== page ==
Check out the latest entries in the celeb-biofuels biz
You’ve heard of BioWillie, Willie Nelson’s foray into the world of celebrity-branded biodiesel. But did you know that several other celebs, not to be outdone, have plans to unveil their own biofuel lines? During our series, Grist has been doused with requests from PR professionals to promote their clients’ fuelish products. We’re only too happy to oblige.
Celeb: Martha Stewart
Product: DIY Biofuel
The deal: Martha Stewart has partnered with IKEA to launch Biofuel-in-a-Box in spring 2007. The country’s chief domestic engineer says it will be possible to make 10 gallons of biofuel by mixing the contents of the box with everyday items you already have in your home. A homemade batch of biofuels for $19.95? Now that’s a hood thing.
Celeb: Al Gore
Product: Fill Up with the Truth
The deal: Flush with the success of his documentary An Inconvenient Truth, the former veep will unveil his own brand of biodiesel next fall. Gore will also embark on a state-to-state PowerPoint tour in a biodiesel-powered minibus in order to inspire a grassroots fuel frenzy.
Celeb: Britney Spears
Product: Oil of O’Lay
The deal: Flush with the success of ditching K-Fed, the pop princess is now offering natural, homegrown oils to the public. Spears’ product will soon be widely available, whether you want to see it or not.
Celeb: Pauly Shore
The deal: Not to be confused with E85, which is 85 percent ethanol, E99 ups the ante to 99 percent corn-based ethanol. Shore’s product, recently slammed in Texas, is corny. Very, very, very corny.
Celeb: Hillary Clinton
Product: Hillary in 2008
The deal: Biofuels run cars, cars get people to the polls, people at the polls vote (most of the time), some of them vote Democrat. Ergo, biofuels make people vote Democratic. Every little bit helps, so Hillary’s pumped.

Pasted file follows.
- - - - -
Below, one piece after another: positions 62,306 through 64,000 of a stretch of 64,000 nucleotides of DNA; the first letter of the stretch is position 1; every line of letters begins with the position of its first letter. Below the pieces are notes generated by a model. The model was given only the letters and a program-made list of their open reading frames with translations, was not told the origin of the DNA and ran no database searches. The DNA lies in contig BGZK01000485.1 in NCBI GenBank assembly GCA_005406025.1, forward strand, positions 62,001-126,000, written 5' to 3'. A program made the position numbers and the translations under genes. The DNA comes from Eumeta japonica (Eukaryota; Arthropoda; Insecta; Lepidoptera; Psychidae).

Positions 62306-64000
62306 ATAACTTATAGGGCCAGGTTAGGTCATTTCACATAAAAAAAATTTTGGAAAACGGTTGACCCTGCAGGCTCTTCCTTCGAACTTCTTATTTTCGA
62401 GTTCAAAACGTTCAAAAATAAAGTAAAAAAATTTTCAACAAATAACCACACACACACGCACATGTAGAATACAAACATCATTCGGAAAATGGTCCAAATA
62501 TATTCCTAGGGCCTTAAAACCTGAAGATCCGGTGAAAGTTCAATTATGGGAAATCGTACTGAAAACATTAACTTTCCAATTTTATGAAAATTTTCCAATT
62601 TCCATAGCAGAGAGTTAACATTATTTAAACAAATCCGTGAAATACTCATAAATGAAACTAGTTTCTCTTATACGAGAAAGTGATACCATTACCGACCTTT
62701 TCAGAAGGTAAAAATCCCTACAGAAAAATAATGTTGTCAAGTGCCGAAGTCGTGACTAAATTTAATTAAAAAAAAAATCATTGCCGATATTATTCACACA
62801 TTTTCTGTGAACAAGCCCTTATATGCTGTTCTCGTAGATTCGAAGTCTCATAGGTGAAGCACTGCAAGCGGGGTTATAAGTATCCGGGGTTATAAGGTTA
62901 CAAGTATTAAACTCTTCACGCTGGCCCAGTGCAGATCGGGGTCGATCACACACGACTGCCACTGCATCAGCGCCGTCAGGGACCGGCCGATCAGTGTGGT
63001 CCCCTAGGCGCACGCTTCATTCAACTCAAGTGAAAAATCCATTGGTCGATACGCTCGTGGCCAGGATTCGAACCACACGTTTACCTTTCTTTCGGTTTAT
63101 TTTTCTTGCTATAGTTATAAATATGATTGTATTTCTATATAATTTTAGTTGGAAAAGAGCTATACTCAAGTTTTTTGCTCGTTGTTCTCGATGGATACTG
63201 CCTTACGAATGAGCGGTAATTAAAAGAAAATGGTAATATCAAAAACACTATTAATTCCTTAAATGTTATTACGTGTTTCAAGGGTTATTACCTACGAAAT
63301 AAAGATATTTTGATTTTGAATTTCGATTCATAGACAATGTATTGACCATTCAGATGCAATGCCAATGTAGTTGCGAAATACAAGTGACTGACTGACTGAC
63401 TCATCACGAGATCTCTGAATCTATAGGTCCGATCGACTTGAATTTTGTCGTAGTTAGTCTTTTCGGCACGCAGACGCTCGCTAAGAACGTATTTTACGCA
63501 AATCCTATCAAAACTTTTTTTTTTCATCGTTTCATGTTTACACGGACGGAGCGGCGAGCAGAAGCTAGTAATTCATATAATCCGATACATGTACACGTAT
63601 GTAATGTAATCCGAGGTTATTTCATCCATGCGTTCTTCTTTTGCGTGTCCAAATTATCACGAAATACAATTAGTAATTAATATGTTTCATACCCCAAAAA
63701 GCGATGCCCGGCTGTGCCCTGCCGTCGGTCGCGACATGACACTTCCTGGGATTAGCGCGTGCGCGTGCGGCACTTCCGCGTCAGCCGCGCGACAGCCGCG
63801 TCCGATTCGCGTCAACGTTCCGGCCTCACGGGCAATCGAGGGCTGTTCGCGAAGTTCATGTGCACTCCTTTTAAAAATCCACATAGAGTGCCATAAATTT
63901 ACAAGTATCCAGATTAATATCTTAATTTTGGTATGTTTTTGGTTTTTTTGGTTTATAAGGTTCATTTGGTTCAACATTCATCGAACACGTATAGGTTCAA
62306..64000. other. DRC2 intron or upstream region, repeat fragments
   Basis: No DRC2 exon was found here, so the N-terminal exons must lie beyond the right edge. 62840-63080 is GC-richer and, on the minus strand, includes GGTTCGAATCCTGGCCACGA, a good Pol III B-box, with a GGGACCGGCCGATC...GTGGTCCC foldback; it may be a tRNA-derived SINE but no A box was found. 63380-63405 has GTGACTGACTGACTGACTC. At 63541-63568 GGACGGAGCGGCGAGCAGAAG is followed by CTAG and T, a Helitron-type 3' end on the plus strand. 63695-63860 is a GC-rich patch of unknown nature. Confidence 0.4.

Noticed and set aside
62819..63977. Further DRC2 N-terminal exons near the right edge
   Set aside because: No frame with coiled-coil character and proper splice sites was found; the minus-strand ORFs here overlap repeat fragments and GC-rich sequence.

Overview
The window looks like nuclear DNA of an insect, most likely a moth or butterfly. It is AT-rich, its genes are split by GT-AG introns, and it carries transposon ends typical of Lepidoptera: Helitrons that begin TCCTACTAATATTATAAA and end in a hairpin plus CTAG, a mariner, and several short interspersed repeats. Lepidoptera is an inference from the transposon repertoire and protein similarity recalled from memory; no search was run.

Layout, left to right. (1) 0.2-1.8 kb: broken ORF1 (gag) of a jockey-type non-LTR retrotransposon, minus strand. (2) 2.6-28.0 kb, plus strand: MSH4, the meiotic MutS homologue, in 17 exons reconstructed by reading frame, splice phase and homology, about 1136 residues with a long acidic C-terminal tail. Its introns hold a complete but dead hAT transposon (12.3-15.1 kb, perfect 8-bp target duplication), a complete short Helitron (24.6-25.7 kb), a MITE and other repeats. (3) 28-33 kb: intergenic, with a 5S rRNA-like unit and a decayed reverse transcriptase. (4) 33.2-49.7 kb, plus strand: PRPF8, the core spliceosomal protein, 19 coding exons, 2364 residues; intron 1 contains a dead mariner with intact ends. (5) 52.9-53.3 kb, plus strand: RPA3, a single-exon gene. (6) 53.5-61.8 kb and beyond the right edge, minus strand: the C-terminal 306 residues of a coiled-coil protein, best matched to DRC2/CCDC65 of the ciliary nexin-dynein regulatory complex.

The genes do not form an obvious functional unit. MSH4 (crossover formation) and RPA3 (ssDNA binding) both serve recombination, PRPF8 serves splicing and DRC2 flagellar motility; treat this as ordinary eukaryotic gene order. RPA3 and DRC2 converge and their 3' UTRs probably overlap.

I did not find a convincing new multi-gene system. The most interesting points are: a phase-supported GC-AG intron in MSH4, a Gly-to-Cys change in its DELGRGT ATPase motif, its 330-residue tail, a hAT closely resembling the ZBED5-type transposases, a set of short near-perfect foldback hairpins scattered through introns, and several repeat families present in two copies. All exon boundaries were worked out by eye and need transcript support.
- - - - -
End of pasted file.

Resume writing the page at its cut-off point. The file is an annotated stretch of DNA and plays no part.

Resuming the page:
Celeb: Jude Law
Product: Roll in the Hay
The deal: Law’s product, marketed as a hay-based biofuel, is really just regular gasoline infused with an aphrodisiac. Or so we suspect. What else could explain the widespread infatuation he inexplicably inspires?
Celeb: Richard Pombo
The deal: With spare time on his hands after this fall’s election loss, the former California representative will continue to pursue his goals by making ES85: that’s 15 percent gasoline, 85 percent endangered species.
Product: Pumpa Don’t Preach
The deal: The pop queen recently struck a deal to import native grasses from Malawi for processing into European biofuels, but has faced sharp criticism for skirting trade rules. She has reportedly hired Angelina Jolie as a consultant for future transactions.
Celeb: George W. Bush
The deal: BioDecider started out heavy on ethanol, but it was discovered that leakage from filling stations was corroding footwear. To save people’s soles, Bush adjusted his recipe. Today, BioDecider-ready vehicles run on straight bullshit.
Celeb: Jessica Simpson
Product: Corn of the Sea
The deal: Simpson’s short-lived product was quickly pulled from filling stations and K-Mart shelves when she began marketing it as a soft drink.
Want the real scoop on today’s biofuels news? See the rest of Grist’s special series.
More stories in this series:
They may be hyped as the way of the future, but biofuels already count as a juggernaut. Supported by the government and embraced by the Big Three automakers, ethanol is surging in the United States. Biodiesel, meanwhile, is roaring ahead …
The way most people talk about biofuels, you’d think they were a brand-new invention. But using natural products for fuel is an idea as old as the hills, as this highly selective timeline demonstrates. Mid-1800s: Soap-makers begin to transesterify vegetable …
America devours oil like no other country in the world. Representing 5 percent of the global population, the country consumes fully a quarter of the world’s oil. Every year, to move ourselves and our goods around, we burn 140 billion …
Once upon a time, we were going to make a beautiful map for you, showing all the available biofuel pumps in the country. Then we realized: hey, there are already beautiful maps out there. Not to mention books. And articles. …
Get Grist in your inbox